100 Hours of Humo(u)r – Hour 24: Outside the Zone
By Tonette dela Luna
[The following is another story submitted earlier in our first flash humor contest. The next contest topic will be announced in two hours. You’ll then have three hours to blast out a story of 500 words or less.]
Picture it. Sicily, 1977. Wait, no. More like Hamilton, Ontario, circa 1983 or 1984? I dunno but whenever I have a flashback, Sophia from ‘The Golden Girls’ pops into my head. Her voice, not the entire person. I know she was a wee thing, but I digress. Let’s see. I’m six. On a stage at Filipino comedy concert, or something. I think they asked for kid volunteers to come on stage. Really don’t remember. I think I’ve been blocking out the memory. Here’s the thing. You grow up in a multilingual household, you’re bound to learn a few things, especially, if your grandmother refuses to speak English to ‘make you learn faster’. The parental units offered a smattering of Tagalog–the main Filipino dialect–to English translations. They say you learn languages quickly, as a child. I remember being fluent in Tagalog after a month in the Philippines when I was eight. But that was two years after this incident. No such luck on this scar-inducing night.
So, a Filipino celebrity marches back and forth like she’s Captain von Trapp, holding a microphone to each of us saps standing in formation. I’m trying to pay attention but, man, are those spotlights blinding. I didn’t know that everyone looked like black blobs from up here. I stare down at my shoes. The girl next to me has similar ones but hers are nicer. Mine had those thin straps that took forever to get through the little gold-plated buckles. Hers had flowers. The boy on my other side had ugly shoes.
Next thing I know, there’s a heavy arm draped around my shoulders. Whoa. Stranger danger. I’m inching away from this highly sequenced talking ball gown. I swear her make-up looked freakish, though I could be mixing this horrid memory up with the clown from Stephen King’s It. Not the point. Scary town. She’s talking to me in English and it occurs to my six-year-old self that I could have paid attention to the Q&A rapid-fire rather than examining neighboring footwear.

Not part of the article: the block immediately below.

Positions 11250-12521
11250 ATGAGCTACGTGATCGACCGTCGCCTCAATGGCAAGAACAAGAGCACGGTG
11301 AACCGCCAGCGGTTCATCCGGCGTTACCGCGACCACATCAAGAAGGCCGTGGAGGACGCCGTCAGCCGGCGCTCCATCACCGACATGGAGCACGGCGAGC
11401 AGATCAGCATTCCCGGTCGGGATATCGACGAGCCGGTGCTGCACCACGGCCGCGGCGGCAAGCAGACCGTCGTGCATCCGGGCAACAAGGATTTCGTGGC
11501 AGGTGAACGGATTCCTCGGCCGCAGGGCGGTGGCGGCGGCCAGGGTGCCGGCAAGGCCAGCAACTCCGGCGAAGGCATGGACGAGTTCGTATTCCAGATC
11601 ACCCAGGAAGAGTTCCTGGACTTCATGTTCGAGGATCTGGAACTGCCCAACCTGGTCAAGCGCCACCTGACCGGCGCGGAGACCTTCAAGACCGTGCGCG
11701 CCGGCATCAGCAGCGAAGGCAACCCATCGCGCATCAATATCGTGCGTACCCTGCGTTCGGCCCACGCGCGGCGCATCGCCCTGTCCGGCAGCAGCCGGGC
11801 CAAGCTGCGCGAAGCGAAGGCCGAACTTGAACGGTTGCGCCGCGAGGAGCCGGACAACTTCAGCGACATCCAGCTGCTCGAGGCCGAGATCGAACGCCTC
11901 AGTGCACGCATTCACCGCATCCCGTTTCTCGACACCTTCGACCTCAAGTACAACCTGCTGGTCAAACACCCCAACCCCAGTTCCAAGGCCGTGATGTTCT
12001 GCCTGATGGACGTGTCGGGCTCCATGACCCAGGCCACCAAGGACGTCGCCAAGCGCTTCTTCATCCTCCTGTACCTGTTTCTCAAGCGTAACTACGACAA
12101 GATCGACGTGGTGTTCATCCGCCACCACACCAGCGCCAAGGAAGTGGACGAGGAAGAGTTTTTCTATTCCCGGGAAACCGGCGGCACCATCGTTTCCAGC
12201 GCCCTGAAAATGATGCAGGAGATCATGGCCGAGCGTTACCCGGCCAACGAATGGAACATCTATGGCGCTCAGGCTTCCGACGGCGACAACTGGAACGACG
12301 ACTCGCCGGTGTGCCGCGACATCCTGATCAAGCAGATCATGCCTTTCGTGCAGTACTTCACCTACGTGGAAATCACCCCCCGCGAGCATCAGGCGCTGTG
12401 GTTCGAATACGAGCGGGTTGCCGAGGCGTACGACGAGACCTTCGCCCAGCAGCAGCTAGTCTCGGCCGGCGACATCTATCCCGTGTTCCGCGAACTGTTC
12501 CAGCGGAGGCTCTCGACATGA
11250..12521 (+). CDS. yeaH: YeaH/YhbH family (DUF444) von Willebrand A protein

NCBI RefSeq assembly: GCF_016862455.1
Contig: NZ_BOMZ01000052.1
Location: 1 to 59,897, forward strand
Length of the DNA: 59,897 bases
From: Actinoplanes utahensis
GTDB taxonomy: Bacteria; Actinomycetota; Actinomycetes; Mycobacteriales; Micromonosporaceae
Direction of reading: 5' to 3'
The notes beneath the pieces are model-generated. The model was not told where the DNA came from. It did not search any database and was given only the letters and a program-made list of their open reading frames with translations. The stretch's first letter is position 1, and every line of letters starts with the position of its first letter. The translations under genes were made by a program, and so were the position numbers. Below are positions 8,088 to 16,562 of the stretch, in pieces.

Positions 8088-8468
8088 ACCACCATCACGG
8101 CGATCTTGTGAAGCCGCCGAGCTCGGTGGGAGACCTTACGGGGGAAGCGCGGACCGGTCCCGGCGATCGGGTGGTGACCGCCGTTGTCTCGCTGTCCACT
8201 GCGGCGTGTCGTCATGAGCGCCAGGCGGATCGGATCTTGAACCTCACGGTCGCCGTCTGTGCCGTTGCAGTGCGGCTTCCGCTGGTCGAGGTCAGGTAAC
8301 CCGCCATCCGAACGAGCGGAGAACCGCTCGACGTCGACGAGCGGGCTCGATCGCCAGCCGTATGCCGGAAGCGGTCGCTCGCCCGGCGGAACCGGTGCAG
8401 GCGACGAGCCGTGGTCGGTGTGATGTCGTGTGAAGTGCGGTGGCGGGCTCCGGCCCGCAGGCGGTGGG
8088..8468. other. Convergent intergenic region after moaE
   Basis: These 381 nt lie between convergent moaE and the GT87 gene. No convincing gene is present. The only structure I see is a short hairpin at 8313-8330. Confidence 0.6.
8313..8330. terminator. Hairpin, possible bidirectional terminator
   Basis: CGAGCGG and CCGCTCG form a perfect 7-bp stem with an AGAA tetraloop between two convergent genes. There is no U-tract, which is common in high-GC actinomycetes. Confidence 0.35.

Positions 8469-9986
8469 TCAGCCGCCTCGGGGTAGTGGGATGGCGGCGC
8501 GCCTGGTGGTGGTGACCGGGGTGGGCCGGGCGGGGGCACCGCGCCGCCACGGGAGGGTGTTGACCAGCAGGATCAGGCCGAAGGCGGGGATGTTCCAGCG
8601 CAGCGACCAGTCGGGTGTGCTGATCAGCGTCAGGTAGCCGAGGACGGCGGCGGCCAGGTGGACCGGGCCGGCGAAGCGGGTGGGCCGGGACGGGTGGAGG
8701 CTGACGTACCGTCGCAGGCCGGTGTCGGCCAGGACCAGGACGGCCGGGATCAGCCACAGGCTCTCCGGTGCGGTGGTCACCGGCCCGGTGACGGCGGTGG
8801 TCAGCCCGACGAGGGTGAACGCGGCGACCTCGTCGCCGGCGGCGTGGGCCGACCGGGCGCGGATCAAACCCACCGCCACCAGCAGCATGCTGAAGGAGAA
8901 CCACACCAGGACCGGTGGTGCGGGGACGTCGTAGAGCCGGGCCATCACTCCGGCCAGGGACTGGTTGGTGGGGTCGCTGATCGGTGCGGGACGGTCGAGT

She asks me my name and I give it. Why, I don’t know. I didn’t ask hers. It’s on the programme. She asks me if I can speak Tagalog. I say that I can speak a little. She says, say something. Say something in Tagalog. So, I go into my treasure trove of worldly knowledge and come up with the one sentence I believe I can say without hesitation. “Magandang umaga sa inyong lahat.” Roughly translated, good morning to you all. I was pretty proud of myself. I think I even had the accent down. What’s her response? Remember–as I try not to–this is a comedy concert. She tells me off in Tagalog, asking me why I said good morning when it was nighttime. Lucky for her, the audience roared. Unlucky for me, I understood more than I could speak and received my first multicultural humiliation, spotlight, and all.
Tonnette dela Luna lives in New Westminster, British Columbia, Canada. She entered this story in our first flash humor contest on stepping outside one’s comfort zone.
We’ve got three more of these contests coming up during the 100 Hours of Humo(u)r and they’re open to anyone who wants to enter!
If you’d like to learn more about the art and science of humor writing, Dave Fox’s fun and informative online course is on sale at a big discount for the duration of this “100 Hours of humo(u)r” online party. Find out more here!